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This is one of the oldest surviving estates on the island dating from the early years of French settlement in the 1720s. It is situated at the head of the Soufriere Valley in the parish of St.Mark, standing in a valley created by the slopes of Morne Vert on one side and Morne Patate volcanic crater on the other. It was named after the Bois Cotlette tree (Citharexylum spinosum), which is common in the area. It is one of the only estates that is still in the hands of the descendants of its original owners: a combination of the Dupigny and the Bellot families who both came from France via Martinique and intermarried. It is the best preserved example of plantation architecture in Dominica, combining buildings for the processing of coffee, sugar and limes as well as its French colonial "Maison de Maitre". It has the only existing windmill tower on the island. This was turned by wind blowing along the valley from the south east coast.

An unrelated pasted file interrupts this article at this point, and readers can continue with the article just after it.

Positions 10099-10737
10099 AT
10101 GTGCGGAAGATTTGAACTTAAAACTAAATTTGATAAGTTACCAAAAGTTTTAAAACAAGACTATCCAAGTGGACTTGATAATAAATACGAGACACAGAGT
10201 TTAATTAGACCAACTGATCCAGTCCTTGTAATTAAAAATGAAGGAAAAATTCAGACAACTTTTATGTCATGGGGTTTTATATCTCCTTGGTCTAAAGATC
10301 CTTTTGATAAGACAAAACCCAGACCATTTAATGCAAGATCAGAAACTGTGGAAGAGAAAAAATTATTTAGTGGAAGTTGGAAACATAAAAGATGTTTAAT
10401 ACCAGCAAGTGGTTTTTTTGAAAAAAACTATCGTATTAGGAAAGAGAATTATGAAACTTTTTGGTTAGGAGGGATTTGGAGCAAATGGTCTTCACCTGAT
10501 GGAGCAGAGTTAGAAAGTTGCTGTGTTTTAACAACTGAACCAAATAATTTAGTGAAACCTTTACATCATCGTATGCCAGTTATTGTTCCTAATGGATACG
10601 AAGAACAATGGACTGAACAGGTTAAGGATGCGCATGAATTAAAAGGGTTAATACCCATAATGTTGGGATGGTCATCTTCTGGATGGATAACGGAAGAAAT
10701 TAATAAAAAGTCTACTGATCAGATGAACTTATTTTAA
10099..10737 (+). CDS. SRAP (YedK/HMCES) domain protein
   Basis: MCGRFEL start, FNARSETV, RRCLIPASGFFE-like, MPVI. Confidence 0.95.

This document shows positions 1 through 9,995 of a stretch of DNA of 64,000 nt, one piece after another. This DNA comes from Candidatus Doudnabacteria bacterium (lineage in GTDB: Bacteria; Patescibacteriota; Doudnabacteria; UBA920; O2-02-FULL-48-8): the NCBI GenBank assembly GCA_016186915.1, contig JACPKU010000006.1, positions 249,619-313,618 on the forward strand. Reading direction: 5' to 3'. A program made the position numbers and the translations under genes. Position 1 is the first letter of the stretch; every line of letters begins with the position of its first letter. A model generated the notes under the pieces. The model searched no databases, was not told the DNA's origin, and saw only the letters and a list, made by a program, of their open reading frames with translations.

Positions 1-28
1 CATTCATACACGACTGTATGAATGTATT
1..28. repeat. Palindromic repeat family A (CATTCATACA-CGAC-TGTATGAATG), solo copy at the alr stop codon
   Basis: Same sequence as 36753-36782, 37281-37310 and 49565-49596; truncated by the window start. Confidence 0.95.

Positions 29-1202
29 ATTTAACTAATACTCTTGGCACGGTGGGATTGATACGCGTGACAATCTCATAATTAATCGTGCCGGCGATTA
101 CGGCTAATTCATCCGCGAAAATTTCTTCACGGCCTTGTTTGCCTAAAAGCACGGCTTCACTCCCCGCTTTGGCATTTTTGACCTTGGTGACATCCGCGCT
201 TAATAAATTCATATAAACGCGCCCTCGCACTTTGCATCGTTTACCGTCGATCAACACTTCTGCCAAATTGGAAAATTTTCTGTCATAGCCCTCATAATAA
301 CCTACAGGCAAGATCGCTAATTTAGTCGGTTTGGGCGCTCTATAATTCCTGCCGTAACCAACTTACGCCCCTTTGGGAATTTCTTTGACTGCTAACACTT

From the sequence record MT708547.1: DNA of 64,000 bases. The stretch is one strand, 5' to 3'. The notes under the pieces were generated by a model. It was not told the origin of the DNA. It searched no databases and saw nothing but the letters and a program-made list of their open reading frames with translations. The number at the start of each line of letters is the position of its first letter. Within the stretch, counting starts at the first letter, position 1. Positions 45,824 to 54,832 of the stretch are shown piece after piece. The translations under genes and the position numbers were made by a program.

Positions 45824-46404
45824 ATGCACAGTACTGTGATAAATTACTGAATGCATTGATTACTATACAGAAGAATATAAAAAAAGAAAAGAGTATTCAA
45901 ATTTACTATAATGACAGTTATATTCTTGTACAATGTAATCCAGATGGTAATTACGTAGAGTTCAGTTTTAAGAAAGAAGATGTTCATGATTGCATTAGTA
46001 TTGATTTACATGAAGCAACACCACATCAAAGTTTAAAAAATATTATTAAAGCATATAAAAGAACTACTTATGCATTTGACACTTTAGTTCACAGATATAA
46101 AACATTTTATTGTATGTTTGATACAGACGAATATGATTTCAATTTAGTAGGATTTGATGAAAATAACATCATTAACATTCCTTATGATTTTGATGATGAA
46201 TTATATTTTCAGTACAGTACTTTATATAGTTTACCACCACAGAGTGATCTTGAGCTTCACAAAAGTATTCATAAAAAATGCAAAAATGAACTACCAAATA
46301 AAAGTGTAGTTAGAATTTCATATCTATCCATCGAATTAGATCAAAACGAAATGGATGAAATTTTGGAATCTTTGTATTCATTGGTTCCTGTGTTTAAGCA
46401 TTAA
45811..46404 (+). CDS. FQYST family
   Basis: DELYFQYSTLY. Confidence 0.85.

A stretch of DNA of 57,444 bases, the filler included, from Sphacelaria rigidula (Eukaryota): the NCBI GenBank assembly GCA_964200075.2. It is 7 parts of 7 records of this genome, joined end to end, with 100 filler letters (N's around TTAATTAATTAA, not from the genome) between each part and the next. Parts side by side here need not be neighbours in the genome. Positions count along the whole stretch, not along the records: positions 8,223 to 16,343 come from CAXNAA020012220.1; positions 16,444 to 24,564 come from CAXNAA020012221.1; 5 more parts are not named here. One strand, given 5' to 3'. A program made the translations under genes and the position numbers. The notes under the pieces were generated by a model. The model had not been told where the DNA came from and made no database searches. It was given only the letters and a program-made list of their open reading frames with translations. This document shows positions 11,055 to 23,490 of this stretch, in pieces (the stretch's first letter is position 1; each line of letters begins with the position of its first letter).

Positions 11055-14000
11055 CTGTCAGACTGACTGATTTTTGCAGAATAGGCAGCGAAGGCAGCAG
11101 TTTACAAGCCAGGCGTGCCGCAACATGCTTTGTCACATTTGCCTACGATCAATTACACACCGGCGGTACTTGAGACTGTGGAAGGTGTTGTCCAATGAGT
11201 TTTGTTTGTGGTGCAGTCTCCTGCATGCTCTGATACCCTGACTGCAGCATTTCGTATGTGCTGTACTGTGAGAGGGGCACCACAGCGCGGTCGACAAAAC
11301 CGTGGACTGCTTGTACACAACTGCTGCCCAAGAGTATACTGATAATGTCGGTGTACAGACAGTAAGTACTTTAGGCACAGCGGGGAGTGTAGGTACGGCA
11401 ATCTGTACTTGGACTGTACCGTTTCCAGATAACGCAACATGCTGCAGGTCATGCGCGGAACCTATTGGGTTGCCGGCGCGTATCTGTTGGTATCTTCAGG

Bois Cotlette produced both sugar and coffee at the same time. In the 1820s under J.B. Dupigny the estate was worked by 20 slaves who produced 2,000 pounds of sugar, 140 gallons of rum, 254 gallons of molasses and 2565 pounds of coffee. A coffee blight hit Dominica in the 1830s and 1840s and the estate struggled on with sugar alone until a different type of coffee was introduced. By the 1890s sugar production had largely been abandoned and there was a shift to growing cocoa, which along with limes was seen as being the new salvation for Dominica. The old sugar boilers were adapted to boiling limejuice and a mechanized lime crusher replaced the old sugar crushing cattle mill.